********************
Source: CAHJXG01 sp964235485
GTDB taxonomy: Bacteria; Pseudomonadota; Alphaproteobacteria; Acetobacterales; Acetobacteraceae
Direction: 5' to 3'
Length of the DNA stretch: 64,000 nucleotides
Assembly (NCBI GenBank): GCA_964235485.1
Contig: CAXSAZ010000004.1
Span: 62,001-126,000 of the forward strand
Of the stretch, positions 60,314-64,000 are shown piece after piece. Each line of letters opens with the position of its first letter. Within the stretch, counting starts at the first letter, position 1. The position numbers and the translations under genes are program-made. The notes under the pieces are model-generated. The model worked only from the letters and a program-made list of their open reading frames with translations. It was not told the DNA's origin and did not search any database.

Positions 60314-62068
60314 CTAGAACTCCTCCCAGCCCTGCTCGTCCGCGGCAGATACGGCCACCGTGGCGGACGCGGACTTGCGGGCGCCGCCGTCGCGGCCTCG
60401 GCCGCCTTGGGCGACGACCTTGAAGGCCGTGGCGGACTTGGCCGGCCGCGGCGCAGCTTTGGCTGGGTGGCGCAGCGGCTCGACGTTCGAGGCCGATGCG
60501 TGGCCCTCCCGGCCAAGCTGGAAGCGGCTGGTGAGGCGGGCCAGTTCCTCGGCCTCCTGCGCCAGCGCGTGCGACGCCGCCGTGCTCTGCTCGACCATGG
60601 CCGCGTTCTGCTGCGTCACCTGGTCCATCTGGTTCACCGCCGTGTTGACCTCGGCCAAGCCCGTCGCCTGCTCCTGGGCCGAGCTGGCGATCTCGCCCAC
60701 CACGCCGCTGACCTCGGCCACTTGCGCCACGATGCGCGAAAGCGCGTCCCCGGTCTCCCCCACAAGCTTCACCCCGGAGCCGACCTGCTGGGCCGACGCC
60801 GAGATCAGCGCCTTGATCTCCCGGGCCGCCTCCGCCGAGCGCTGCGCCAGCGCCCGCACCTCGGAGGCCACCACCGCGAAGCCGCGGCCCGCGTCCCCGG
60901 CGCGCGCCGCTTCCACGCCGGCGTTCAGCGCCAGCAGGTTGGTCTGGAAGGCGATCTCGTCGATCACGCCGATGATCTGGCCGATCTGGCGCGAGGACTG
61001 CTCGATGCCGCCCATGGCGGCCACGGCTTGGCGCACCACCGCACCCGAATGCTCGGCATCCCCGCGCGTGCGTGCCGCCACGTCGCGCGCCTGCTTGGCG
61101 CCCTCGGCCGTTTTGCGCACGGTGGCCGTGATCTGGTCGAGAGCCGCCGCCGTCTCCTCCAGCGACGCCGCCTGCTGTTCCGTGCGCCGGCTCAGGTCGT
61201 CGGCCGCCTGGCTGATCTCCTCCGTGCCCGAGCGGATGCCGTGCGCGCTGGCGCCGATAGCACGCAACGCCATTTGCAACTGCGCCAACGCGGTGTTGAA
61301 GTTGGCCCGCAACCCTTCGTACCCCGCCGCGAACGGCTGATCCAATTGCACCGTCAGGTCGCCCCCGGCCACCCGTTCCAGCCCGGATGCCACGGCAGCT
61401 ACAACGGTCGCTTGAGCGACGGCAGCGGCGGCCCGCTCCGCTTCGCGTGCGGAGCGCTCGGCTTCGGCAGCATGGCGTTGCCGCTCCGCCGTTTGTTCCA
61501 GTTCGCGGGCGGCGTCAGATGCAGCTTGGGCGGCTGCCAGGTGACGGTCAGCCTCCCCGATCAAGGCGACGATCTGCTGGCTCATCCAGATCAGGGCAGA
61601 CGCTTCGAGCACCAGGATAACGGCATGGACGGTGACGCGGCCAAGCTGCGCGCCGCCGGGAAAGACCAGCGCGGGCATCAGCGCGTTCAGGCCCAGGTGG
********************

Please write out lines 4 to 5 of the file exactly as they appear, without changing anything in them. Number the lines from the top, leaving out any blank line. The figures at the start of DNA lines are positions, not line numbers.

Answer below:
Length of the DNA stretch: 64,000 nucleotides
Assembly (NCBI GenBank): GCA_964235485.1